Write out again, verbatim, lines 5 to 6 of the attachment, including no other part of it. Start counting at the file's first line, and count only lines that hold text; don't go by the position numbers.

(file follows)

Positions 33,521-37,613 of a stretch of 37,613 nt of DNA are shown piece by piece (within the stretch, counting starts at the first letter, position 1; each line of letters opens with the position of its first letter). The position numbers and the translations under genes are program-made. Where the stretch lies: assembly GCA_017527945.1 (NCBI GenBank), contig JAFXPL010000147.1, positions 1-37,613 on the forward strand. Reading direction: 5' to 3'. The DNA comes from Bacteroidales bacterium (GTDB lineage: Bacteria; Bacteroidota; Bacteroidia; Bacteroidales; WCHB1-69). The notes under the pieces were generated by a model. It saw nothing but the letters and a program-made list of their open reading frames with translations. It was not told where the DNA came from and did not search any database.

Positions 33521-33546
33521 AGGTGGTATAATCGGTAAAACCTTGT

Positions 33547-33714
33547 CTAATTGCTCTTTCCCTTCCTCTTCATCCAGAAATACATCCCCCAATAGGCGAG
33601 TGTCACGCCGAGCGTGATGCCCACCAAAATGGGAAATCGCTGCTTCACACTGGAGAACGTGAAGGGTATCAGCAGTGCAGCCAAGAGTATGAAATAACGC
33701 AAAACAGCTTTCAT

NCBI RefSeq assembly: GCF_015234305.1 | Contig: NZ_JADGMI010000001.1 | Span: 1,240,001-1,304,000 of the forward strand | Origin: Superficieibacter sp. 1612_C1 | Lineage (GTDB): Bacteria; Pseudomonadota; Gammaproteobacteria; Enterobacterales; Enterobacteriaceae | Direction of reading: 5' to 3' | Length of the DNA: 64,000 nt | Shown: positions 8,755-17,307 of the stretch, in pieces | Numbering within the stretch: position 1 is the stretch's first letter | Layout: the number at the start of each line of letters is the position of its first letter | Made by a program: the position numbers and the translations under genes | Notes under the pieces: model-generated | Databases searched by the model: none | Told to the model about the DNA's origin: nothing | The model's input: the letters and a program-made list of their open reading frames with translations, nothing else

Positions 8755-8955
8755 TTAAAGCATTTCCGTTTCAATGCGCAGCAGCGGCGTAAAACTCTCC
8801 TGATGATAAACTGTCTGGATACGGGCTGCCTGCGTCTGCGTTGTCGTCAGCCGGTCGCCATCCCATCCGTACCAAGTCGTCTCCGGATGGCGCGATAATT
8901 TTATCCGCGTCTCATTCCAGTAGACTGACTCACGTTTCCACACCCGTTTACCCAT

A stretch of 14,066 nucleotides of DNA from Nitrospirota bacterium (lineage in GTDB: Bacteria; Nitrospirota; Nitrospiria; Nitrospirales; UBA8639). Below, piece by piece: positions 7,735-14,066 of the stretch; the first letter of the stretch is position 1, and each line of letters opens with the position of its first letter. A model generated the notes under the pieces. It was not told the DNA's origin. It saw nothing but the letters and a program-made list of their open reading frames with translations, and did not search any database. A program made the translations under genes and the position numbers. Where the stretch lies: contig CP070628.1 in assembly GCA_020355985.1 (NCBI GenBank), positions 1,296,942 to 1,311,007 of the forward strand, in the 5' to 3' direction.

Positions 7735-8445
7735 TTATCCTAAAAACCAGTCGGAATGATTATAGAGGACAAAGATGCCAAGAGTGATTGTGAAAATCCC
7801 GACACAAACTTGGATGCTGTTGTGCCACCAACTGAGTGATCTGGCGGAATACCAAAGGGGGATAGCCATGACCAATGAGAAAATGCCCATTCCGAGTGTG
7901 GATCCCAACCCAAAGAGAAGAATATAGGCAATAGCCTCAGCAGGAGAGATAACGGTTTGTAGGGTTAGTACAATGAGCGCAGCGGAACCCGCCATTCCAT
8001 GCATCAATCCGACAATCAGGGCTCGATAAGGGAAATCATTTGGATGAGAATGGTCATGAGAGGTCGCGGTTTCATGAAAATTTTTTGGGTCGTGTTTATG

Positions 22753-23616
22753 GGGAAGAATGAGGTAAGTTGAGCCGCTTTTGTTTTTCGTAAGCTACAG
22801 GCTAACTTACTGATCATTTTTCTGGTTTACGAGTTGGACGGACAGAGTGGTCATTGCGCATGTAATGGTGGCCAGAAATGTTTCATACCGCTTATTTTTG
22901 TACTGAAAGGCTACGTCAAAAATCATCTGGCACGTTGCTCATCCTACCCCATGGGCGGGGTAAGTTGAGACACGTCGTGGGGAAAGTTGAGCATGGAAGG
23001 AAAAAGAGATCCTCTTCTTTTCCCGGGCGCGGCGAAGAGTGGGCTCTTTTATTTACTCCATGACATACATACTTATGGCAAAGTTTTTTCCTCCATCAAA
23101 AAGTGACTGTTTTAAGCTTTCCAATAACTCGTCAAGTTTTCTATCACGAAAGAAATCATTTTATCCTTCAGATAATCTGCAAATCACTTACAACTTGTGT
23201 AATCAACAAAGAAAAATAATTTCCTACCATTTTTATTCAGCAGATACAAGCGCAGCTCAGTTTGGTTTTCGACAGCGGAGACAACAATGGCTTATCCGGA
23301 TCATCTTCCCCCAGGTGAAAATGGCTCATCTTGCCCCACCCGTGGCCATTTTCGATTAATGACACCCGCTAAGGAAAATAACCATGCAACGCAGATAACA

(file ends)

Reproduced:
33547 CTAATTGCTCTTTCCCTTCCTCTTCATCCAGAAATACATCCCCCAATAGGCGAG
33601 TGTCACGCCGAGCGTGATGCCCACCAAAATGGGAAATCGCTGCTTCACACTGGAGAACGTGAAGGGTATCAGCAGTGCAGCCAAGAGTATGAAATAACGC